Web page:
Citation: Kreuzer H, Massey A. 2008. Cell Properties and Processes, p 45-71. In Molecular Biology and Biotechnology: A Guide for Teachers, Third Edition. ASM Press, Washington, DC. doi: 10.1128/9781555816100.ch2
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Image of Figure 2.11
Figure 2.11

One saturated and two unsaturated fatty acids.

Citation: Kreuzer H, Massey A. 2008. Cell Properties and Processes, p 45-71. In Molecular Biology and Biotechnology: A Guide for Teachers, Third Edition. ASM Press, Washington, DC. doi: 10.1128/9781555816100.ch2
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Image of Figure 2.12
Figure 2.12

Cholesterol, a sterol lipid, is composed almost entirely of carbon and hydrogen atoms.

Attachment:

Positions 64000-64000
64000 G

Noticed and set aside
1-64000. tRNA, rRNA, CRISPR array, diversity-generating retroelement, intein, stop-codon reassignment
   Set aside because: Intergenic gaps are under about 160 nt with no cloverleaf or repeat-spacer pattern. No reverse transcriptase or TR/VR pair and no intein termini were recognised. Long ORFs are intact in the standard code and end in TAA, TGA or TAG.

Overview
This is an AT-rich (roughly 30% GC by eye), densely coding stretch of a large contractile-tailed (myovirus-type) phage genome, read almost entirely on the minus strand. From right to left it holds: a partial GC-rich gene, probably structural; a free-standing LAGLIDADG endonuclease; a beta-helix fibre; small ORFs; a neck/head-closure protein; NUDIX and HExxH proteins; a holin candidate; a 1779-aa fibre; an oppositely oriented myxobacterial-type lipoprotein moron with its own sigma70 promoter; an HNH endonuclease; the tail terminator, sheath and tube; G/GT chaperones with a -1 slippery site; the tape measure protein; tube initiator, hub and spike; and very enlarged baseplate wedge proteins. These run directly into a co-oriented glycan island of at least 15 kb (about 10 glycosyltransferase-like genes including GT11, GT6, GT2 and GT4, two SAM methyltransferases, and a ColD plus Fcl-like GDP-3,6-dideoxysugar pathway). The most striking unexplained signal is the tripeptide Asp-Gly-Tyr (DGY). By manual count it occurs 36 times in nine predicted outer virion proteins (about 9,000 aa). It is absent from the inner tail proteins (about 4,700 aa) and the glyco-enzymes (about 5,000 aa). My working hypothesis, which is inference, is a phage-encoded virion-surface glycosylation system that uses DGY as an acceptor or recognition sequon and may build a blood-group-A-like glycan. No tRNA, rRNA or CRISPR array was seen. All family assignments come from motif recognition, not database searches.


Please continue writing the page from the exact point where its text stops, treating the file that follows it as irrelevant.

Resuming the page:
Citation: Kreuzer H, Massey A. 2008. Cell Properties and Processes, p 45-71. In Molecular Biology and Biotechnology: A Guide for Teachers, Third Edition. ASM Press, Washington, DC. doi: 10.1128/9781555816100.ch2
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Image of Figure 2.13
Figure 2.13

A phospholipid. Phospholipids are major components of cellular membranes. The charged phosphate group is hydrophilic, while the long fatty acid tails are hydrophobic.

Citation: Kreuzer H, Massey A. 2008. Cell Properties and Processes, p 45-71. In Molecular Biology and Biotechnology: A Guide for Teachers, Third Edition. ASM Press, Washington, DC. doi: 10.1128/9781555816100.ch2
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Image of Figure 2.14
Figure 2.14

Steroid hormones. Note the similarity of the structure of each molecule to cholesterol, which provides the starting material for synthesizing these hormones. Also note the extraordinary similarity between the molecular structures of estrogen and testosterone.